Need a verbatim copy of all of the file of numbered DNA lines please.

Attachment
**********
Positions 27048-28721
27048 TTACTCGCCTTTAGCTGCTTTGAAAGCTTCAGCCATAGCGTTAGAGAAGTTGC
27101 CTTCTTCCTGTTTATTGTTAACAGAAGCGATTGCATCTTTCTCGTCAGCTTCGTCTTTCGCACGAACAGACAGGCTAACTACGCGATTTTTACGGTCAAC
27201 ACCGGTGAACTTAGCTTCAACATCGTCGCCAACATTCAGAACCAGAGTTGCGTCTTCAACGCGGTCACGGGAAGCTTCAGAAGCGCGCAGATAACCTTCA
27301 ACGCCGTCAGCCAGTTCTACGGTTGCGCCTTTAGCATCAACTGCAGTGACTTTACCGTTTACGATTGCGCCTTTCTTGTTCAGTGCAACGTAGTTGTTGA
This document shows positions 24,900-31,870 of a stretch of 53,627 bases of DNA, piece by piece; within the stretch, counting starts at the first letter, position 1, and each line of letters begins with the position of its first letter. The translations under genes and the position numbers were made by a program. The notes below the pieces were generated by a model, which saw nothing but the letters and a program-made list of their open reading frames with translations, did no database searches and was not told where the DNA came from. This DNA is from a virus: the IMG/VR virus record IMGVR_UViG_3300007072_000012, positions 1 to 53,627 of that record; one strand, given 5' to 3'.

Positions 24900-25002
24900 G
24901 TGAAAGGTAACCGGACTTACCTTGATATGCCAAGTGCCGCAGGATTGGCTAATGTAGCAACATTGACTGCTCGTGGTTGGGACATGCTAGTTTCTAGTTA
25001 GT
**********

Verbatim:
Positions 27048-28721
27048 TTACTCGCCTTTAGCTGCTTTGAAAGCTTCAGCCATAGCGTTAGAGAAGTTGC
27101 CTTCTTCCTGTTTATTGTTAACAGAAGCGATTGCATCTTTCTCGTCAGCTTCGTCTTTCGCACGAACAGACAGGCTAACTACGCGATTTTTACGGTCAAC
27201 ACCGGTGAACTTAGCTTCAACATCGTCGCCAACATTCAGAACCAGAGTTGCGTCTTCAACGCGGTCACGGGAAGCTTCAGAAGCGCGCAGATAACCTTCA
27301 ACGCCGTCAGCCAGTTCTACGGTTGCGCCTTTAGCATCAACTGCAGTGACTTTACCGTTTACGATTGCGCCTTTCTTGTTCAGTGCAACGTAGTTGTTGA
This document shows positions 24,900-31,870 of a stretch of 53,627 bases of DNA, piece by piece; within the stretch, counting starts at the first letter, position 1, and each line of letters begins with the position of its first letter. The translations under genes and the position numbers were made by a program. The notes below the pieces were generated by a model, which saw nothing but the letters and a program-made list of their open reading frames with translations, did no database searches and was not told where the DNA came from. This DNA is from a virus: the IMG/VR virus record IMGVR_UViG_3300007072_000012, positions 1 to 53,627 of that record; one strand, given 5' to 3'.

Positions 24900-25002
24900 G
24901 TGAAAGGTAACCGGACTTACCTTGATATGCCAAGTGCCGCAGGATTGGCTAATGTAGCAACATTGACTGCTCGTGGTTGGGACATGCTAGTTTCTAGTTA
25001 GT